Unless you accidentally stumbled onto this month's magazine, the chances are, you're reading this because you're a minitrucker. So you, like most of our readers, have a common bond with not only people across the United States, but people all over the world. If you've been reading the magazine for the past year, then by now you've realized that we have brothers and sisters in places like Japan, Australia, New Zealand and the UK, just to name a few. Our goals are all the same, to build the baddest trucks out there, and have fun while doing it.

Today, my column is not about our great world-wide community, though. Instead, I wanted to discuss truck clubs. I know not everybody out there is in a truck club, but a huge portion of you are in clubs. Truck clubs are not for everybody, I know a lot of us can agree on that. Some of you don't have time for clubs, or have other reasons why you choose not to partake in a club; but that doesn't make you any less of a minitrucker than the next guy. Recently, I read several forums throughout the internet about clubs. Some people are for them, and some people are against them. My belief is that no matter what your opinion is, you shouldn't knock somebody else's opinion if it's not the same as your own. After all, let's remember that we're all in this for the same reason, in the end, and how we choose to get there is our prerogative.

Over the past few years, the club scene in minitrucks has changed dramatically. It's not better and it's not worse; it's just different. When I was growing up in the '80s, in a suburb of Los Angeles named La Puente, I remember seeing a ton of truck clubs in the area. I had some close relatives who were in a club called, Cities Finest, which was primarily made up of Nissan 720s, and mostly static-dropped trucks. They must have had 50 members. I remember they were huge, but what I remember most is that they did everything together. They picnicked, went to the park and hung out, and enjoyed truck-club meetings, all together. These are the things that influenced me. And as I grew older, I knew I wanted to belong to a truck club. The problem was, most of my friends were not interested in trucks. So, what was a young guy seeking a club supposed to do? What I did was join an existing truck club called Forbidden Fantasy; even though I didn't know a soul in the club at the time. I took the initiative to go out and meet new people, because I wanted more out of minitruckin' than rolling solo.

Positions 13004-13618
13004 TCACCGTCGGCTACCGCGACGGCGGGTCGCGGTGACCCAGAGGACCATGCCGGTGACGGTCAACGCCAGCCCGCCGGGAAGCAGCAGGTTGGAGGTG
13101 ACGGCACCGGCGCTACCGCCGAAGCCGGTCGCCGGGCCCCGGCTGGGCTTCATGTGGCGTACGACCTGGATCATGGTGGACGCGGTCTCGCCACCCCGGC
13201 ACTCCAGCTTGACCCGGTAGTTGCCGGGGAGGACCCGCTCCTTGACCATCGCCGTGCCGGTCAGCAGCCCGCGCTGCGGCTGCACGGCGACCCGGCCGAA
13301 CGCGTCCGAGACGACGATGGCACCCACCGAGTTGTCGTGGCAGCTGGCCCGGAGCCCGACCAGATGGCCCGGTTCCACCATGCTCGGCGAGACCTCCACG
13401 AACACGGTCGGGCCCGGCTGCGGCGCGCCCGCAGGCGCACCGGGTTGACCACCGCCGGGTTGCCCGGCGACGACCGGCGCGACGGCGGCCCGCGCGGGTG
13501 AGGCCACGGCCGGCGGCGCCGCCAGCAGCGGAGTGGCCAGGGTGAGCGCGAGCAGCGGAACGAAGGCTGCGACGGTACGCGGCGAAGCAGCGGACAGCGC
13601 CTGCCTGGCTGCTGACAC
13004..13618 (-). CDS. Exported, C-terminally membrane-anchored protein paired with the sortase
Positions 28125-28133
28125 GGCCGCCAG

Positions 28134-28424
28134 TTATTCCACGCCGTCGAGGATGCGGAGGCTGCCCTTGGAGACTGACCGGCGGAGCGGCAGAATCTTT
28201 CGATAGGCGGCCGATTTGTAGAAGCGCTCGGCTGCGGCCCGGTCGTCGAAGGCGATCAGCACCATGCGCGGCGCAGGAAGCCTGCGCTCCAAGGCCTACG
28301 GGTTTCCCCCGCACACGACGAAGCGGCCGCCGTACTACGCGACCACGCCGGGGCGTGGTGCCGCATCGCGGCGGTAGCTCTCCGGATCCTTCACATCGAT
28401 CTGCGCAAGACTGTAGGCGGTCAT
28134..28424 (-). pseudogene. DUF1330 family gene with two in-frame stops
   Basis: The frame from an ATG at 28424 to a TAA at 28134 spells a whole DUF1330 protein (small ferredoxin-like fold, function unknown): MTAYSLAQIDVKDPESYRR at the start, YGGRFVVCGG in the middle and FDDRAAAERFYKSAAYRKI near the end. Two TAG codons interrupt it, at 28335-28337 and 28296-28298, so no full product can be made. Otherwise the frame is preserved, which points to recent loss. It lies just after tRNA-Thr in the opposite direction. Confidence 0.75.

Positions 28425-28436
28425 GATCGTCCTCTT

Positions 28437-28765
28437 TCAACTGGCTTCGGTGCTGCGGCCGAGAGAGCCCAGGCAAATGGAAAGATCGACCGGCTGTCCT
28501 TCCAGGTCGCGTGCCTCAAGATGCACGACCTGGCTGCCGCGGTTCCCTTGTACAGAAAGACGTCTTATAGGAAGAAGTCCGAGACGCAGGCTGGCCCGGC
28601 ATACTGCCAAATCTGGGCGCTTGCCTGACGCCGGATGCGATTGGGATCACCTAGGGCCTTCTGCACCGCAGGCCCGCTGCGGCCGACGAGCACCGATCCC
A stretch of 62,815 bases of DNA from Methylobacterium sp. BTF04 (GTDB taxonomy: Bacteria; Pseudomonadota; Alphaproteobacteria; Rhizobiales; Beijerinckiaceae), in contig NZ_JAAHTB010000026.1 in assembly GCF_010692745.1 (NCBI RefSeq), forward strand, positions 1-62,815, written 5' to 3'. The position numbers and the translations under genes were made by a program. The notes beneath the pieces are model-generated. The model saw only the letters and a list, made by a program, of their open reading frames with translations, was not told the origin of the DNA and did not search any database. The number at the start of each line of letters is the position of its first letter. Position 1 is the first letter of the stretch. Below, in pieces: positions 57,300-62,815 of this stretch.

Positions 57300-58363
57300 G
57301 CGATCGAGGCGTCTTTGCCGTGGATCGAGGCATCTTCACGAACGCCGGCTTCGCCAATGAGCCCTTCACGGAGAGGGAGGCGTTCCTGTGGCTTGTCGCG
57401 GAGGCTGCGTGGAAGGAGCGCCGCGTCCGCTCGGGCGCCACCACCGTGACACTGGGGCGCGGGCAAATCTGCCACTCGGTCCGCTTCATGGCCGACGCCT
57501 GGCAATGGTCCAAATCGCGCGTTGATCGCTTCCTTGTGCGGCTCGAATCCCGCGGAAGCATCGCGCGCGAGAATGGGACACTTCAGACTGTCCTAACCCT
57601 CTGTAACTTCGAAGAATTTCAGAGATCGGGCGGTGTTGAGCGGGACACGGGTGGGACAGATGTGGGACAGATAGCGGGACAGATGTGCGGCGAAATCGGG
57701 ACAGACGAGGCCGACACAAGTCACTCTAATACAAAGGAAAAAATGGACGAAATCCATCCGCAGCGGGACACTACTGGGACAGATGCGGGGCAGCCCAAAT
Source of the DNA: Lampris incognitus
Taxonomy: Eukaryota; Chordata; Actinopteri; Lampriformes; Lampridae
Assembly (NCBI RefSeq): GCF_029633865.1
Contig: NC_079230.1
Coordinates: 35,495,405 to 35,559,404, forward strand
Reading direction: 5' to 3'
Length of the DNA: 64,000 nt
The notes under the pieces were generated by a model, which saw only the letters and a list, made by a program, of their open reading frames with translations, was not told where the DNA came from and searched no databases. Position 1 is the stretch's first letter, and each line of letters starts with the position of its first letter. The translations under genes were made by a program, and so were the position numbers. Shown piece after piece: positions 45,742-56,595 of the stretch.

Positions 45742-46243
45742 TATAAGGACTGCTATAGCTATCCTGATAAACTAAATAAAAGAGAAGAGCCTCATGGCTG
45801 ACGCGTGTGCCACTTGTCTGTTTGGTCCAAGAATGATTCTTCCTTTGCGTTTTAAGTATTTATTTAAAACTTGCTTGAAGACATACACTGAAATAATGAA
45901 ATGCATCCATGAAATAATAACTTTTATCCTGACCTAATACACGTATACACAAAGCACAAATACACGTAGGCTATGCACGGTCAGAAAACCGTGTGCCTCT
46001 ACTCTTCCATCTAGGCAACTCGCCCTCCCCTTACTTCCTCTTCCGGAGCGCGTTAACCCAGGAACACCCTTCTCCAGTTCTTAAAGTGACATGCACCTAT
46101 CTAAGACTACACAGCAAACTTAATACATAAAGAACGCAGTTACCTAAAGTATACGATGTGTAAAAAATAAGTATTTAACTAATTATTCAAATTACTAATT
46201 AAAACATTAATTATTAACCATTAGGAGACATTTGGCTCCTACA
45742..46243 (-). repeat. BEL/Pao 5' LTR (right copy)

In some of the forums lately, I've seen a lot of people say that if you go out and seek a club, then you're abandoning your friends. I don't agree with this theory. If anything, I believe you're making new friends, and opening new doors, and not abandoning old friends. The same goes for people from other countries who go out and seek other clubs. Just because there's already a club in your neighborhood, it doesn't mean it's the club for you.

I am a proud member of a truck club called No Regrets, and the goober that sits next to me, Mike, is a proud member of another club named Severed Ties. Our clubs are different in many ways and similar in many ways. Even though we don't roll the same sticker, we're still good friends. This is because we have a common bond. We're minitruckers, all of us, every member of these clubs, and other clubs like them. We have the same love for the lifestyle we call minitruckin', and that is the same bond that brings together all of the truck clubs in the world. That is something we all need to remember. So, next time your buddy says he thinks it's time for a change, instead of hating on him, wish him good luck, because you never know; you might be gaining some new friends out of the deal, as well.